Mess food

Colleges promise food (Non-Veg & Veg left to the choice of the student) for breakfast and lunch, but the students who eat it know the true pain. Cockroaches, house flies and who knows what else is in there!

Boy & Girl, no talking

It’s a trend that has now become a college’s USP. Parents like the thought that their children wouldn’t stray away and will be sure to graduate with flying colours. Also, how do you expect a student to be adaptive around the opposite gender in an absolute work environment?

Campus interviews

This is what they all mostly get attracted to. They think the college will get them working for a company no matter what. But, what if the student has arrears or has no English skills to communicate well?

Social Status

If you are from any part of Tamil Nadu & if you say that you want to take up a course in arts or anything of your choice, then you’ll definitely be disowned! (Only a few parents think otherwise & let their child take up what they like). Parents basically don’t want to be the laughing stock amongst other parents. They want to boast that their child is going to be an Engineer!

State of the art facilities & faculty

They put down art facilities on their brochures and on their websites, but nothing is actually there (This includes the faculty as well).  Labs are never up to standards. Especially the freaking bathrooms. Now coming to the faculty, half of them are the college’s old graduates or people who are nowhere on Earth worthy enough to be called a professor or lecturer. We are sure there are more points as to why Engineering standards have gone low & around 80% of the graduates are “UNEMPLOYABLE”. Why go after something that you clearly know you will suck at?  Why not go after the things you love & work hard to make a living out of it?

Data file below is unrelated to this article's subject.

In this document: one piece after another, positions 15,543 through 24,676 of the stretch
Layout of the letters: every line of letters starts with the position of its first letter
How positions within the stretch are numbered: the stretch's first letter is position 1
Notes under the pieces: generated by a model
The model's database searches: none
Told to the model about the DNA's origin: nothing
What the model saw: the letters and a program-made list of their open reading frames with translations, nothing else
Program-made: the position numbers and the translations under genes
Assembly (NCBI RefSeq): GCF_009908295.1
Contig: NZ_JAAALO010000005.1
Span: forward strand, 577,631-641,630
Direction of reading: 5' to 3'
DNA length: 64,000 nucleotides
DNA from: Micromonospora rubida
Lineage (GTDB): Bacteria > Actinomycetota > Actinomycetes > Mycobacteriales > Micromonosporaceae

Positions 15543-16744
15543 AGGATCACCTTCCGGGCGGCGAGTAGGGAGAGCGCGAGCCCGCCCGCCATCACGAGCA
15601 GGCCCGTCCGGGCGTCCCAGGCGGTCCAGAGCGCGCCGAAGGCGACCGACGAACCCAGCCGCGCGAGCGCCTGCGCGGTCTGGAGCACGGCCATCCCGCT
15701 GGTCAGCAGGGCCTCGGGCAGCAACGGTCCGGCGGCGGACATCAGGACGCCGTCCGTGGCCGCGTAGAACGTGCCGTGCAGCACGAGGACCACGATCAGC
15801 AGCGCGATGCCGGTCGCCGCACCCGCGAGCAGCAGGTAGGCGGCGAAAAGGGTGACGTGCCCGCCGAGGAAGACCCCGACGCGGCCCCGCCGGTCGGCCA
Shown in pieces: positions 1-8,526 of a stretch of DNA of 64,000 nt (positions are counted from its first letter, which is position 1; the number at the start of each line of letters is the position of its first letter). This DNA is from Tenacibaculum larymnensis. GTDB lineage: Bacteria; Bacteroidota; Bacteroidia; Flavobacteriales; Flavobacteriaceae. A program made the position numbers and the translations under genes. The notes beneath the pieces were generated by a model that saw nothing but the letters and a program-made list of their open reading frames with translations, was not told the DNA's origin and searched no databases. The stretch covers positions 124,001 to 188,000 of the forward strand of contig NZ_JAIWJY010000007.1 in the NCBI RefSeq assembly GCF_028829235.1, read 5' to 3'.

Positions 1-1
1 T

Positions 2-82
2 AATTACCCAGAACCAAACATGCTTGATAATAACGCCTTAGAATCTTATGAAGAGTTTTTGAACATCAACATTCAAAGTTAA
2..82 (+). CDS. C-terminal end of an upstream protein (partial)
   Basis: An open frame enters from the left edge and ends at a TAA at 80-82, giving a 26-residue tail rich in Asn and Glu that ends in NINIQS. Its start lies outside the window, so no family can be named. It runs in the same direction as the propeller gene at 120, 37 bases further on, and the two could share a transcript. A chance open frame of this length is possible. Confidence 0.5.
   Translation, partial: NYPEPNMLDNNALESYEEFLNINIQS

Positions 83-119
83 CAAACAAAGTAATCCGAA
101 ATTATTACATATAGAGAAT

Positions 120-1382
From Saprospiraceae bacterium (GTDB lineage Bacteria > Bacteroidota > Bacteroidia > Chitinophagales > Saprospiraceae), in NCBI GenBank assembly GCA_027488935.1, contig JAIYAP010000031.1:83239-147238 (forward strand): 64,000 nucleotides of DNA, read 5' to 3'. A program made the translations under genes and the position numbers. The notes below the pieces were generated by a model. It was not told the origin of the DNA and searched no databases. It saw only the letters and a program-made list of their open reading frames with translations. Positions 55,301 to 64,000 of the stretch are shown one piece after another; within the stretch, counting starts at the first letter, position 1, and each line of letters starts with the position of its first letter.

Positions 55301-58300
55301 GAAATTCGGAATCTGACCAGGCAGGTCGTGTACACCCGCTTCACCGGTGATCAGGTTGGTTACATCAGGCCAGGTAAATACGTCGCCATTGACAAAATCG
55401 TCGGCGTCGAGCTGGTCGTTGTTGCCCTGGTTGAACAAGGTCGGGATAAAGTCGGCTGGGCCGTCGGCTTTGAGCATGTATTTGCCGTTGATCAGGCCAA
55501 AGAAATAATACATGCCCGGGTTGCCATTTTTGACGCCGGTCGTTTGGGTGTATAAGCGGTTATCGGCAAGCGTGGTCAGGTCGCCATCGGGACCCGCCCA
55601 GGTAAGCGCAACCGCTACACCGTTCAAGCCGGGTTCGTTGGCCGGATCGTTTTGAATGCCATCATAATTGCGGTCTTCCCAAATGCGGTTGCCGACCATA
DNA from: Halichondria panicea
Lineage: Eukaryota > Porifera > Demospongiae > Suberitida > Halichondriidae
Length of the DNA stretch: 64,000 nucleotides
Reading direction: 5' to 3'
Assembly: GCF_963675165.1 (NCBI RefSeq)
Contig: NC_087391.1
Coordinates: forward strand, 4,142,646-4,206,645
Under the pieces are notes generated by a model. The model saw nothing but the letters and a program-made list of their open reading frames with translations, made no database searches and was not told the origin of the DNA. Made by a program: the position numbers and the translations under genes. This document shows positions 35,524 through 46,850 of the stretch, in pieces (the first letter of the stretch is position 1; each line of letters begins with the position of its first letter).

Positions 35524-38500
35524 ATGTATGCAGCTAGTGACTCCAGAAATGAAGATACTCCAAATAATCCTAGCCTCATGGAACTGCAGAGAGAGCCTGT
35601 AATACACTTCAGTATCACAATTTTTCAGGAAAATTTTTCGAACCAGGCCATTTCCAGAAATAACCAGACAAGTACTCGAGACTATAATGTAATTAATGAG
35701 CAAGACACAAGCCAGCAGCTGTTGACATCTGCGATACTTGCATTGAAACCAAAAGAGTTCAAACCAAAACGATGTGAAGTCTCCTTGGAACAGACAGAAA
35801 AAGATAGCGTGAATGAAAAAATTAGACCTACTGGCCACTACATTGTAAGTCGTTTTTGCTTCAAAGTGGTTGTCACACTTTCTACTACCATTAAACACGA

To the parents now, let your child choose his/her destiny. You can’t impose a career on them & once they cross a certain age, it’s their call. Instead, support them, learn about their field of interest & find ways to help them be successful in it.

There is a large gap between what is taught and what is required

Engineering colleges don’t keep up with rapidly changing technology and fall behind. It is important to study the curriculum to get your basics right, but there is still a gap between what you know and what is required of you. Which is why you should not assume that you will know everything there is to know at the end of four years. Be open to rigorous training periods at your first job, and remember that you will always have to keep learning.

These factors are important to give you a realistic view of the course, and not to dissuade you in any form. Don’t expect a very easy road during or after you get your degree. But, if you have the passion and skill set to pursue engineering, follow your dream with all your heart.


To read: When to Quit and When to Stick?